Alyssa Dumire, Director of Children’s Education
When exploring the current Year of Making Meaning exhibition, FWMoA’s annual chance to showcase its acquisitions from the past year, it can be difficult to identify themes. There are sub-groupings, yes, like the prints and drawings focusing on the growth of the American city and the sculptures by the forefathers of the Studio Glass movement. What, though, connects all of the works in the exhibition? They all help tell the story of American art, often through “forgotten” but highly talented artists. Can we find any other common themes?
I immediately noticed many works with a connection to fiber art! There is Karl Petrunak’s Feathered Stars and Gee’s Bend quilter Mary Lee Bendolf’s Hope, an etched version of one of her quilt designs, along with the actual textile work of Liz Whitney Quisgard. Her Lots of Circles is just what the title describes, and when viewing it after a walk through the other galleries, I realized there are a lot more circles here than just Quisgard’s! In fact, we could round up all of the other recent acquisitions that focus on circles and make a mini exhibition with that same title. There are Karen Fitzgerald’s tondos, Lino Tagliapetra’s Saturno, Jill Levine’s drawing and collage (both entirely composed of circles), and many more.
What draws so many different artists to this simple shape? On the surface, circles are pleasing to the eye, and they may remind us of certain objects (bubbles, the sun, a wheel), but they can also be symbolic of perfection, continuity, and unity. They appear in art throughout history, as well as all around us! How many circles can you count from where you sit?
Inspired by these connections to both circles and fiber art, today in the Studio, we’re weaving (again)! I took my inspiration from Quisgard’s fiber work, but you might base your color scheme on another circular work or experiment with different designs in your weaving. See below for the basics on how to weave in a circle.
- A paper plate OR a piece of cardboard and a circle to trace
- Yarn in various colors and thicknesses
- Optional: a yarn needle or weaving shuttle, embellishments and glue
Prepare your loom
If you don’t have a paper plate to use, find something round to trace onto a sheet of cardboard and cut it out. A paper plate is great because it means there will be space under the warp threads, making it easier to weave.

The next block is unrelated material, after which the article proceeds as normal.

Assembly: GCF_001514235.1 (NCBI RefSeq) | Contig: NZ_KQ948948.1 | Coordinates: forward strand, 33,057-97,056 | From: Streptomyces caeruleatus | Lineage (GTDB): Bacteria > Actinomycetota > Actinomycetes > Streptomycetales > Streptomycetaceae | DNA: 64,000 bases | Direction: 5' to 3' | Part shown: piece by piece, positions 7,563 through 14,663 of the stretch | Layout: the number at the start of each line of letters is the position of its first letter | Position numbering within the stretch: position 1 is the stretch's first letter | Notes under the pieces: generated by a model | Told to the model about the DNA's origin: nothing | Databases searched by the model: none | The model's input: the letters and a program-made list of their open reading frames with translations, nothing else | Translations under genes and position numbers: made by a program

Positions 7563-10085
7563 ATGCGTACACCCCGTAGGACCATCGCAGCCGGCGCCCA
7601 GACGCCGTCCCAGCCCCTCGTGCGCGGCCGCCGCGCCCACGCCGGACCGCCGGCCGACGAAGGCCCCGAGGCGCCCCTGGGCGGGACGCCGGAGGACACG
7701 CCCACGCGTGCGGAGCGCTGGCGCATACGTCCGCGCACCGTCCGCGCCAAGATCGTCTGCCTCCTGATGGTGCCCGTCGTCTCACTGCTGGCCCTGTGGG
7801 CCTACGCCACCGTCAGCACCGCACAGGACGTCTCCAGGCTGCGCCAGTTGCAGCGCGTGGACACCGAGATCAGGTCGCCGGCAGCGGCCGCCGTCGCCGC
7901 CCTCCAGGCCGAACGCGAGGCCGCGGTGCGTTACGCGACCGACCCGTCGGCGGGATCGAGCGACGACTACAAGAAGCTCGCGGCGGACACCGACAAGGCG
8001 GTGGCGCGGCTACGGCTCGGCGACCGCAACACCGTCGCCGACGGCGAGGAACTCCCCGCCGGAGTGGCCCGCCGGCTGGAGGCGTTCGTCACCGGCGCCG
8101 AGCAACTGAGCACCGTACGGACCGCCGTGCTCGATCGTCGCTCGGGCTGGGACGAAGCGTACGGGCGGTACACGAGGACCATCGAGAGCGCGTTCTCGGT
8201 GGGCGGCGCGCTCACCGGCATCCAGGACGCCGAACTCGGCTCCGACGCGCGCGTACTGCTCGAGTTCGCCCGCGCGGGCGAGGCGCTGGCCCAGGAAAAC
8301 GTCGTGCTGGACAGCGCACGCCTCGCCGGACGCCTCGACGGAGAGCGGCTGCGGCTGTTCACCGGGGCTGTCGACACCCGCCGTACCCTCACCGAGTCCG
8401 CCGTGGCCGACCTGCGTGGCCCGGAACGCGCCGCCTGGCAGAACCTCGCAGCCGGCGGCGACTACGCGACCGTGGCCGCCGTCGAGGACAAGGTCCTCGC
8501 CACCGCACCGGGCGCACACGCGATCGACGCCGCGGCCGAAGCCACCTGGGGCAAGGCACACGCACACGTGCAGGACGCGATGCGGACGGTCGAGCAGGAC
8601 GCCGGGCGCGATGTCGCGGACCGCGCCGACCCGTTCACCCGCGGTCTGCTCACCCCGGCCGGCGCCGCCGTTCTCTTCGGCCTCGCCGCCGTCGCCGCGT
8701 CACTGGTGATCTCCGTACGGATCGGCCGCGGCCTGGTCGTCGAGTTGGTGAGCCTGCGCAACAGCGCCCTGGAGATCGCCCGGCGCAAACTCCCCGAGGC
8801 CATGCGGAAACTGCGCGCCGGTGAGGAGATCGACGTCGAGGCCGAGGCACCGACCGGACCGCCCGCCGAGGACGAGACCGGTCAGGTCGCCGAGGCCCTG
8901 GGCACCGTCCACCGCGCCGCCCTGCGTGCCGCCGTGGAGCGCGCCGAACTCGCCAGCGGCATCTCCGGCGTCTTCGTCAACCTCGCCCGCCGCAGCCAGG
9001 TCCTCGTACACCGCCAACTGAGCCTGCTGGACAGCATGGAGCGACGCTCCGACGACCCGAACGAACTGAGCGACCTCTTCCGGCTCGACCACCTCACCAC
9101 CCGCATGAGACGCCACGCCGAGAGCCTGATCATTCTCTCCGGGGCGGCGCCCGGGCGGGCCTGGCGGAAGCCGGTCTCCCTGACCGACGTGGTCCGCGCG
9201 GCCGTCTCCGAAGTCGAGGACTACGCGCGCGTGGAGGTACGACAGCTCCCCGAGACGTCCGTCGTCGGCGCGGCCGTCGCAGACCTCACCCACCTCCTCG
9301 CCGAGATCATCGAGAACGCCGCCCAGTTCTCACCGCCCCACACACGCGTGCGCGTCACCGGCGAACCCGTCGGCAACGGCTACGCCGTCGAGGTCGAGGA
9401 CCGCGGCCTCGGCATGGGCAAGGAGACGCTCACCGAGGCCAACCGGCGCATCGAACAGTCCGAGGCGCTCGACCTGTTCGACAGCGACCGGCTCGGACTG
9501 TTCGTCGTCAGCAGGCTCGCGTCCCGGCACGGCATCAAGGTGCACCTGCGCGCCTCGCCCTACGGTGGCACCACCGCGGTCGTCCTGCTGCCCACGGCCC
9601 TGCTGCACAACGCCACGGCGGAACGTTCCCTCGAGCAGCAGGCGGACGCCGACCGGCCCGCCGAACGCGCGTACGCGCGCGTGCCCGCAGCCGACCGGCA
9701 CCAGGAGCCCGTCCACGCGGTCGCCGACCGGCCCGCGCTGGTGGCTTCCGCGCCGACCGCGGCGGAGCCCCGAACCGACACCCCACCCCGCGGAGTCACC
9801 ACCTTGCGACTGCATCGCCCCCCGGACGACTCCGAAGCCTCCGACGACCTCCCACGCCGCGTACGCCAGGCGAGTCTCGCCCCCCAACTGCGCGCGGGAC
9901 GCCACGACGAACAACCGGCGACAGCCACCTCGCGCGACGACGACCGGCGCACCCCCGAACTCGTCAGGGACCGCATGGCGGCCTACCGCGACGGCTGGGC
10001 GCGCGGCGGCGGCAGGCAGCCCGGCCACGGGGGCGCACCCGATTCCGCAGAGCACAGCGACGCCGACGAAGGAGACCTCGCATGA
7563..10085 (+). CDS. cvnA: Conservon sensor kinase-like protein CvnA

Once you have the base circle (plate or plain cardboard), cut notches around the edges. Make sure they are somewhat evenly spaced, and keep count! We need an odd number. I ended up with 31.
Wrap the warp
Now, choose a color of yarn you have a lot of, and pull the end into a notch, leaving a tail on the back. Wrap it across the front of your loom and through a notch on the opposite side. Wrap it along the back, into a notch next to the first one, across, and into the opposite notch again. Continue wrapping in this manner until you have one notch left. Cut a long tail (at least a couple feet, but not so long that it will be difficult to work with!), and wrap it around the middle where all the warp threads cross. Tie it in a knot around them. The tail will now become your first weft thread! Start weaving over, then under, then over the warp threads. This is easier, especially in the beginning, if you work closer to the outer edge of the loom then push and pull it in towards the center. You can use a yarn needle to weave if you like, but your fingers work just as well!
As you weave, be sure not to pull too tight. If you do, you’ll end up with a bowl shape when you remove it from the loom! It is better to err on the side of too loose; “too tight” is really not that tight in this case.
Once you run out of yarn, simply tie another length onto the first, changing colors if you like, and keep going! Pull the tails to the back side of the weaving.
When you’ve filled your entire loom, or reached the desired size, tie your weft onto the nearest warp thread, then flip the loom over and cut through the warp threads in the center back. Tie them together in pairs. It would be the weaving “best practice” to weave these into the back of the work to hide and secure them, but I decided to knot mine together another time to make a sort of decorative edge. You could also glue your weaving onto a backing (either stiff fabric like felt or cardboard) to hide the loose ends (trim them first to reduce bulk).
Now, add any extra embellishments, depending on your inspiration! In true Liz Whitney Quisgard fashion, I had to add some sparkle, so I glued on a few sequins, then sewed in contrasting orange dots. Now I just need to make about 32 more to fill a whole wall!